World Soccer views and news
Clattenburg’s time out exposes crisis in the game
Administrators, managers, players, pundits and journalists should all hang their heads in shame at the news that Mark Clattenburg, one of the best referees in the English game, has felt the need to take a month off in the wake of the relentless criticism of his performances
Last month Clattenburg was in the spotlight after failing to book or send off Wayne Rooney when the Manchester United striker elbowed Wigan Athletic’s James McCarthy in an off-the-ball incident in a Premier League match that eventually led to FIFA and the FA arguing about whether video evidence could be used to penalise a player after a referee had seen and taken action on an incident
On Saturday he was lambasted again for giving a late penalty against Blackburn Rovers that even the club’s complaining manager reluctantly admitted was “technically correct” – i.e. – absolutely right.
Now, heartily sick of the circle of complaint and, no doubt frustrated by the lack of support forthcoming from the people who run the sport, he has opted to step out of the limelight.
The only surprise is that this sort of thing has not happened before as the relentless climate of questioning and undermining of officials at every level is producing anarchy.
English football is by no means alone in suffering from the problem, as the culture of re-running replays of every incident and analysing and criticising refereeing decisions has become a staple of media soccer coverage around the world.
FIFA and the national federations should shoulder a large part of the blame for allowing the situation to get as bad as it is. Years of standing back and watching players surround referees, screaming and gesticulating like spoiled toddlers at decisions that go against them, has meant that that has become the norm.
Why hasn’t Sepp Blatter stood up and announced that FIFA would support any referee who booked every player who swore in his face – even if it led to six red cards in the first 20 minutes?
Players know they will not be punished so let loose at will – from the injustice of something like Frank Lampard’s disallowed World Cup goal right down to a contested throw-in on the halfway line five minutes into a mundane league match.
The various expensive campaigns of “fair play please” and “respect” look laughable in the face of what actually goes on.
It is hardly original to suggest football takes a look at the way rugby is run but the comparison still stands. In a game far more physically demanding where the laws are more complex and far more open to interpretation than soccer, players and managers give the officials absolute respect. From the World Cup final to an under-10s game – it is a fundamental of the sport.
Footballers, of course, bear the responsibility to behave themselves but misbehaviour and abuse is all they have ever known and seen since the day they started watching and playing the game, so why should they be expected to be any different.
They have seen that mass pressurising of referees can influence decisions so continue to argue, appeal complain and abuse without fear of punishment.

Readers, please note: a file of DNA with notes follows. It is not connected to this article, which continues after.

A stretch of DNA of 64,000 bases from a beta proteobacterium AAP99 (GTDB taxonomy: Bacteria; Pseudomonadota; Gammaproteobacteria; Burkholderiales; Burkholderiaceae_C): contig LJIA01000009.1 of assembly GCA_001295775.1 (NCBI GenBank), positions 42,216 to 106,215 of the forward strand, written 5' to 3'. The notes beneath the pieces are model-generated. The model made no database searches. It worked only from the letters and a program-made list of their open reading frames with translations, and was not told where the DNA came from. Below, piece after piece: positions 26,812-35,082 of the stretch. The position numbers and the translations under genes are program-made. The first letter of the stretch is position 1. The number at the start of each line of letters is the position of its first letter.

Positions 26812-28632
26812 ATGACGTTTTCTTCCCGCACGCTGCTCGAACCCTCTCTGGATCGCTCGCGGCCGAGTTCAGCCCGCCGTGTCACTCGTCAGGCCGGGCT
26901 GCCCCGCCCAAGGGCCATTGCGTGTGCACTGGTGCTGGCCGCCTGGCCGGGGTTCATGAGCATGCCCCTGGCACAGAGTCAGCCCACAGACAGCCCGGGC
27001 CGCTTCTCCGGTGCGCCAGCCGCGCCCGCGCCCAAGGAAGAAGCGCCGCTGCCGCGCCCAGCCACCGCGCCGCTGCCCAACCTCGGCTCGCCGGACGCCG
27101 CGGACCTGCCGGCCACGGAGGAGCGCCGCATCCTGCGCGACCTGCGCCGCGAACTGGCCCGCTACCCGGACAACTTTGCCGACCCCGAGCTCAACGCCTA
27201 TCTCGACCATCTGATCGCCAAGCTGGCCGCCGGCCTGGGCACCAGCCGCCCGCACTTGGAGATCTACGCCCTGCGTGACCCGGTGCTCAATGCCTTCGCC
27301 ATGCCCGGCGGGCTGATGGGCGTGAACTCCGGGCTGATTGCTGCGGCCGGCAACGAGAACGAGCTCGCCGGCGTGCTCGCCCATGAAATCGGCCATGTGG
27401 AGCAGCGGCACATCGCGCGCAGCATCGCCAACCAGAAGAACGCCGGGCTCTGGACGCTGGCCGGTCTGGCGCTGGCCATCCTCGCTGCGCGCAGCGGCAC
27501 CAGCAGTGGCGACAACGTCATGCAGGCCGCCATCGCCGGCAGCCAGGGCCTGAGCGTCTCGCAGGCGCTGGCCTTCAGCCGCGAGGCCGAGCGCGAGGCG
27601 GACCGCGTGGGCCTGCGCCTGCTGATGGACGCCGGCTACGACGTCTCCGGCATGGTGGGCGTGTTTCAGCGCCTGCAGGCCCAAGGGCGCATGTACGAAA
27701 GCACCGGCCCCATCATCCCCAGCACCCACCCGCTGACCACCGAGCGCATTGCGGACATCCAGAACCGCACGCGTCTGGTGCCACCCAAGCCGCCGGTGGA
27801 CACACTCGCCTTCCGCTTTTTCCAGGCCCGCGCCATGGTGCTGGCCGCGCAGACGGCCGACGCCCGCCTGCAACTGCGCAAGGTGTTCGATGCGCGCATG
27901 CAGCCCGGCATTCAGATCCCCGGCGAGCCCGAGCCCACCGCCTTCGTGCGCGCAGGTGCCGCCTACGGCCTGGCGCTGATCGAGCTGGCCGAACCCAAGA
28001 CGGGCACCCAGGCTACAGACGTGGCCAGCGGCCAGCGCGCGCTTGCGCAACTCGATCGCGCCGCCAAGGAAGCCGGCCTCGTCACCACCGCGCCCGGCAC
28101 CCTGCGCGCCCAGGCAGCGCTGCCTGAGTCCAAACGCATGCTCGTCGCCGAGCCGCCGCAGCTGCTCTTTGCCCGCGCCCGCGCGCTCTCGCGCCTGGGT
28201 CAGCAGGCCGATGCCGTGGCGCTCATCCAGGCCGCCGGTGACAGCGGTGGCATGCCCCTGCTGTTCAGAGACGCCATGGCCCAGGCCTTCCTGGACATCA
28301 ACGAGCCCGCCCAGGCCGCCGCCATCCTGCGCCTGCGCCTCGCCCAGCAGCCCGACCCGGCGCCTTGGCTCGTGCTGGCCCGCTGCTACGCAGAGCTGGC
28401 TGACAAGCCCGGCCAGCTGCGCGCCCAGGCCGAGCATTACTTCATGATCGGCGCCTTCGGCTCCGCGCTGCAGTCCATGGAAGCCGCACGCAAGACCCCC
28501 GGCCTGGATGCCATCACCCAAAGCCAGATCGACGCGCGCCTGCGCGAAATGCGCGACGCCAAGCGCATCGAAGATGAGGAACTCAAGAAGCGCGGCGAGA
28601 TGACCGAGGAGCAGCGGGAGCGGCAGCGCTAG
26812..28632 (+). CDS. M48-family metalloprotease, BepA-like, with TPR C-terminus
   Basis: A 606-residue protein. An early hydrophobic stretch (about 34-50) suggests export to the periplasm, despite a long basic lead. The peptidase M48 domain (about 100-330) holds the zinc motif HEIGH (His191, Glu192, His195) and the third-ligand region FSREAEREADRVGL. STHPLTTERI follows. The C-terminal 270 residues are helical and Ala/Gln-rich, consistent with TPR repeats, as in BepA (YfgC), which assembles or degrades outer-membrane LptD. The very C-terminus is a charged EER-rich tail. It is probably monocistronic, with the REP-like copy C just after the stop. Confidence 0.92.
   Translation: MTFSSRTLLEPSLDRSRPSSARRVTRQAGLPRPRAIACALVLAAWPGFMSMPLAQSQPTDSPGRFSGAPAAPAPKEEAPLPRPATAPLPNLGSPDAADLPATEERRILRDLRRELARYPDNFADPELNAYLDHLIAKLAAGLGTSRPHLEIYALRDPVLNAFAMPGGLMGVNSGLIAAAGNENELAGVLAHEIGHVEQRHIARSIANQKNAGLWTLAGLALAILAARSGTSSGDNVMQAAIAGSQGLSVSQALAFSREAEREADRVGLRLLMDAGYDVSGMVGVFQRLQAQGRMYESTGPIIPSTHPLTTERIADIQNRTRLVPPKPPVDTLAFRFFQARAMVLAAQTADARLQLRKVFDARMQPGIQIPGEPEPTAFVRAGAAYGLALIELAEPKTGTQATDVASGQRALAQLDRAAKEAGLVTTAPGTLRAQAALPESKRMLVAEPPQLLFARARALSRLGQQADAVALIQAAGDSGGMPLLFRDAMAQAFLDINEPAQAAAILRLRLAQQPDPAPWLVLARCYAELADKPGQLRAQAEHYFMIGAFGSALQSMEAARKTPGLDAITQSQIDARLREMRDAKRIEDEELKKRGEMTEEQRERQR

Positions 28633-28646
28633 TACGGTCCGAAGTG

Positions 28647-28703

Which is where the managers come in, or at least they could. Manchester United boss Alex Ferguson is probably the most influential manager in Britain, if not the world, yet his approach could hardly be said to set a shining example. He laughed off Clattenburg’s failure to show Rooney a yellow or red card, saying “it was nothing”, then a week later ordered a club-wide media silence when he felt some decisions had gone against the team in the defeat by Liverpool.
Do the former-player pundits who grace the sofas in TV studios condemn what they see? Of course not. Once they have watched an incident 12 times from five camera angles to make sure they are right, they happily let loose on the officials who they lambast on a weekly basis for “not getting the big decisions right.”
Even when a linesman gets a tight call right, no easy matter under the confusion of guidelines that now pass as the offside law, analysts all too often see some sort of fault. “He was offside but it was marginal,” as if getting it right when it was close was some sort of offence against natural justice.
The first question asked after almost every match now concerns a “key” refereeing decision. The manager duly unloads his criticism, very often prefacing the tirade with a “I’m not one to criticise refs, it’s a hard job, but…”
It is a very hard job, and an impossible one if their performance is to be measured against the all-seeing eye of television.
Does everyone imagine there is a huge pool of potentially great referees just waiting to be called upon to replace the current crop? The officials taking charge of Premier League games have spent years, sometimes decades, climbing the ranks, being regularly assessed, trained and examined.
They are fitter and faster than any previous generation and now communicate via radio link with their linesmen – also fitter and better-trained than their predecessors.
When they get a decision right, more often than not, the player and manager on the receiving end will still find cause for complaint.
They will also make mistakes and miss incidents. It is impossible not to, and until everyone involved in the game starts to accept that, the situation will only get worse.
PHOTO: Manchester United’s Wayne Rooney gestures towards referee Mark Clattenburg after clashing with Wigan Athletics’ James McCarthy (L) during their English Premier League soccer match in Wigan, February 26, 2011. REUTERS/Phil Noble